Last summer's computer issues may continue to affect drivers this summer, according to Department of Motor Vehicle.
On Wednesday, Commissioner Michael Bzdyra said some drivers may receive tax bills with the incorrect tax town or other information on them. He said it was the result of last summer's computer upgrades.
“We are advising residents early so that they look immediately at their tax bills and make any necessary changes before paying them," Bzdyra said "All of us are being pro-consumer in this effort and wanting to prevent inconveniences for taxpayers."
About 50,000 drivers could be affected.
He said data in the old computer system was compiled from customers over decades and could have old addresses that were never changed by someone who moved or incorrect information given when registering a vehicle. The new computer system attempts to "standardize" information so that there is consistency in the DMV records as well as those given to towns for tax billing purposes.
Officials recommended contacting the driver's local tax assessor to help make the change. They said a request to transfer to the correct town the driver lived in as of Oct. 1, 2015, must be made.
"It is important that if anyone receives a tax bill from the wrong town, they contact the town that issued the bill as soon as possible so that the bill can be forwarded to the correct town. If anyone receives a tax bill from the wrong town, it is important that they do not ignore the incorrect tax bill," said John Rainaldi, president of the Connecticut Association of Assessing Officers and Launa M. Goslee, president of the Connecticut Tax Collector’s Association.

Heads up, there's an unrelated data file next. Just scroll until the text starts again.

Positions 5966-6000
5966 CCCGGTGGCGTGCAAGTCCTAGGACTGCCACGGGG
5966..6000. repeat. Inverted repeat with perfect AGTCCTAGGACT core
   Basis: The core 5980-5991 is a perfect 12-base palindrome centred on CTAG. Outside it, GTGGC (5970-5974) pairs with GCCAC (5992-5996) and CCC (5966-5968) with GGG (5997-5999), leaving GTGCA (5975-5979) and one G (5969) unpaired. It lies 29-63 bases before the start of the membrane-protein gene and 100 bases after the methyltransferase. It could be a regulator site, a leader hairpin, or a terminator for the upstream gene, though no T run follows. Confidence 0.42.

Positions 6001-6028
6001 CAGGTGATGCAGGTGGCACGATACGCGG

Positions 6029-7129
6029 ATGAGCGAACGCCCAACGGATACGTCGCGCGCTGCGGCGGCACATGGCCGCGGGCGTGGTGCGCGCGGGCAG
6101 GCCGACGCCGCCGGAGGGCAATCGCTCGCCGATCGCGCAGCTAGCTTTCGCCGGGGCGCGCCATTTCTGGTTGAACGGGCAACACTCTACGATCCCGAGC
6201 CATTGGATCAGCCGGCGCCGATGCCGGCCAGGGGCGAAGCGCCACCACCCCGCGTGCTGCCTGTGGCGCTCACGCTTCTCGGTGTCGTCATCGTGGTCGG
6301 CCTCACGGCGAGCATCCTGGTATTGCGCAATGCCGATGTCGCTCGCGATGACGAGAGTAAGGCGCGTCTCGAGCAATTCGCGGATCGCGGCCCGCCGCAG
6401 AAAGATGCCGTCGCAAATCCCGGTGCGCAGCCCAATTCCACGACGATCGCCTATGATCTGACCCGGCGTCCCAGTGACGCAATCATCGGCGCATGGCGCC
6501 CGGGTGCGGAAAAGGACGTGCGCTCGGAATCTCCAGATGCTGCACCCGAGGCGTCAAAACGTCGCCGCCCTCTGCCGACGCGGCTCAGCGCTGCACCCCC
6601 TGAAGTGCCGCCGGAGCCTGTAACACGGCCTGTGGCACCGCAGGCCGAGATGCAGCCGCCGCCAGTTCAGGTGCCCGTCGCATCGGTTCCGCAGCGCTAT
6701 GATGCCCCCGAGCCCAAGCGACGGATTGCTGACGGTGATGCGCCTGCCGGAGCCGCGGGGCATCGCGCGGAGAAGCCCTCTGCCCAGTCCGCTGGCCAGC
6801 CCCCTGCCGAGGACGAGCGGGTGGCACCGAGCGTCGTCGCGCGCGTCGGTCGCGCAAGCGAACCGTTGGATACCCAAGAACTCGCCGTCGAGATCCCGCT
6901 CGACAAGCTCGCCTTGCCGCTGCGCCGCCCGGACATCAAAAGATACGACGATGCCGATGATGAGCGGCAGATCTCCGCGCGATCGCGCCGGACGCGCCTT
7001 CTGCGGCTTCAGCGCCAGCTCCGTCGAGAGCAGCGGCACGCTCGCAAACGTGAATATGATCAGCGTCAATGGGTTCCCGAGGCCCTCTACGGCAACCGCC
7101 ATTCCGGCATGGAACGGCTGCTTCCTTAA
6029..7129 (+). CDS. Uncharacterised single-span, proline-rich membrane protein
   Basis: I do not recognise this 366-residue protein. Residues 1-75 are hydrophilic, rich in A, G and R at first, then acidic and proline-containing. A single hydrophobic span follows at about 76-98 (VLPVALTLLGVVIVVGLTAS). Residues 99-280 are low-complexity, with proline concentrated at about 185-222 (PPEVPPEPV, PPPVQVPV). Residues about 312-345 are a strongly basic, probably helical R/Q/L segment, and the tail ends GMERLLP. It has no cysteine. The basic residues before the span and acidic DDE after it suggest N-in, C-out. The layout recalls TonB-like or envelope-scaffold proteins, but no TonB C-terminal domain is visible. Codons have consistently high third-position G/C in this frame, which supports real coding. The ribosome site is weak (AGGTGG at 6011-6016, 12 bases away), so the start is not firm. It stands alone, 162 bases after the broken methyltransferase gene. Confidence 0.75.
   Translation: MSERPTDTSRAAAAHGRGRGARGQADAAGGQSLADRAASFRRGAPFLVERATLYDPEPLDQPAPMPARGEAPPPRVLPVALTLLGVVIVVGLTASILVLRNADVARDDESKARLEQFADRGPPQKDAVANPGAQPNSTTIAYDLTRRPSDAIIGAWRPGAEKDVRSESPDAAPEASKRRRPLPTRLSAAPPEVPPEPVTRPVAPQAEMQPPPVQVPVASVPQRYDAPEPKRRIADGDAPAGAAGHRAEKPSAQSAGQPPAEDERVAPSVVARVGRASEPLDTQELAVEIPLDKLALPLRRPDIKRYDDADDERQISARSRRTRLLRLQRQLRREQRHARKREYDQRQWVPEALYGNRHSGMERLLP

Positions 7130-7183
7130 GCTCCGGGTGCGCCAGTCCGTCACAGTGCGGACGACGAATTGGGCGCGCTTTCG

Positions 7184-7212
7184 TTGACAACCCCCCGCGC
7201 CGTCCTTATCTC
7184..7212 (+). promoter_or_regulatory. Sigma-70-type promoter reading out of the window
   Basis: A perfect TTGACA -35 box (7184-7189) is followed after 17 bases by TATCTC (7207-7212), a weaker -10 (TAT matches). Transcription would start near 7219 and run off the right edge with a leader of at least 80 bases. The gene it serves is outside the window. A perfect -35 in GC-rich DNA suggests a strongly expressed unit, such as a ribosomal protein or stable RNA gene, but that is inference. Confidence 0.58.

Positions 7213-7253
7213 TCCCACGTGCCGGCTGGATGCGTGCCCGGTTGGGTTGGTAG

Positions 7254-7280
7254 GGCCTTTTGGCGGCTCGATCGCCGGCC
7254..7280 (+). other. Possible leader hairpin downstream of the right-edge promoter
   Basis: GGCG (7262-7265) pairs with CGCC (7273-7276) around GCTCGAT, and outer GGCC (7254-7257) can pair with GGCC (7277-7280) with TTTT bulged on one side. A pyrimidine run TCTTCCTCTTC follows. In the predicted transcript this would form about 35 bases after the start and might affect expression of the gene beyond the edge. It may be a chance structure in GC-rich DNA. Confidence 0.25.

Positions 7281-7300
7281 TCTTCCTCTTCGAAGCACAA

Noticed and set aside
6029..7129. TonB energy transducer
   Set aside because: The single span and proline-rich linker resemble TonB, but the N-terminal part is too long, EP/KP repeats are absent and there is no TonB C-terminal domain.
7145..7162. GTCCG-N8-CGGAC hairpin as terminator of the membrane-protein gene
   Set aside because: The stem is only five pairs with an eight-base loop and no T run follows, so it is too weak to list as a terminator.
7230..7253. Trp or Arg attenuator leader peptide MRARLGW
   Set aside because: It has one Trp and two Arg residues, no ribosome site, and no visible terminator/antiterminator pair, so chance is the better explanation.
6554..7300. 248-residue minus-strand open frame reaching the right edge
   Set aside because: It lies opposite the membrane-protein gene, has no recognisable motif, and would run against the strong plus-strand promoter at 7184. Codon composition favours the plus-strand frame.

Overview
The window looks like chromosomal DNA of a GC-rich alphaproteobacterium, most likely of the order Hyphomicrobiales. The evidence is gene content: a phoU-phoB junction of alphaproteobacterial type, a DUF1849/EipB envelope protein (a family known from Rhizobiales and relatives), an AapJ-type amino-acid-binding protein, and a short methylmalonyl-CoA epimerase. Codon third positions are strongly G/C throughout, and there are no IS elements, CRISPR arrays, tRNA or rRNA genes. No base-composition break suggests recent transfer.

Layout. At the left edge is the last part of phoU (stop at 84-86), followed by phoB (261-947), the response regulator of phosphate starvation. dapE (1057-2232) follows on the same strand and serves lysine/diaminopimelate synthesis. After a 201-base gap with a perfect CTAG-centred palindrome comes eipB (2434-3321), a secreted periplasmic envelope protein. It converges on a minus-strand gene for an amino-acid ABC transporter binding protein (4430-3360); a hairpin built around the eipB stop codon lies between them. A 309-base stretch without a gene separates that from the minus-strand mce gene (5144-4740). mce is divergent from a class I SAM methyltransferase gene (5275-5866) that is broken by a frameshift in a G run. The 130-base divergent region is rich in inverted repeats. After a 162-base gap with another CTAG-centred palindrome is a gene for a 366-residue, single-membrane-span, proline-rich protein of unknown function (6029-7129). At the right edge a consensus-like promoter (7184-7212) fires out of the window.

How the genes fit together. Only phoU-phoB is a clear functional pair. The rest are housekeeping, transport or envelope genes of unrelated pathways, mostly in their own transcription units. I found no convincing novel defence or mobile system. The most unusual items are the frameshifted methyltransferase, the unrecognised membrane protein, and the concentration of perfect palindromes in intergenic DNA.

More information on address changes can be found on the DMV's website here.
Richard Wilson got the wrong tax bill.
"They said I owed property taxes in Norwich --- which I never even lived in," Wilson said, adding that it took three hours for it to be straightened out.
The upgrades were just the start of a stream of glitches that would affect the DMV for months to come.
On Saturday, a computer issue led to longer registration lines.
DMV spokesperson Bill Seymour said the issue impacted drivers looking to register vehicles. The computers reportedly froze about halfway through transactions, forcing them to reboot.
Some reported waiting in line in Wethersfield and Waterbury for more than 3 hours.
The DMV announced sweeping changes in May following the series of technology-related problems that began more than a year ago.
Bzdyra promised increased accountability, to reduce wait times on the phone, strengthen discipline and various customer service enhancements.
The issues eventually culminated with the resignation of former DMV commissioner Andres Ayala Jr. in January.
The company hired to revamp the DMV computer system, 3M, has messed up so much that the state wants to get rid of them.
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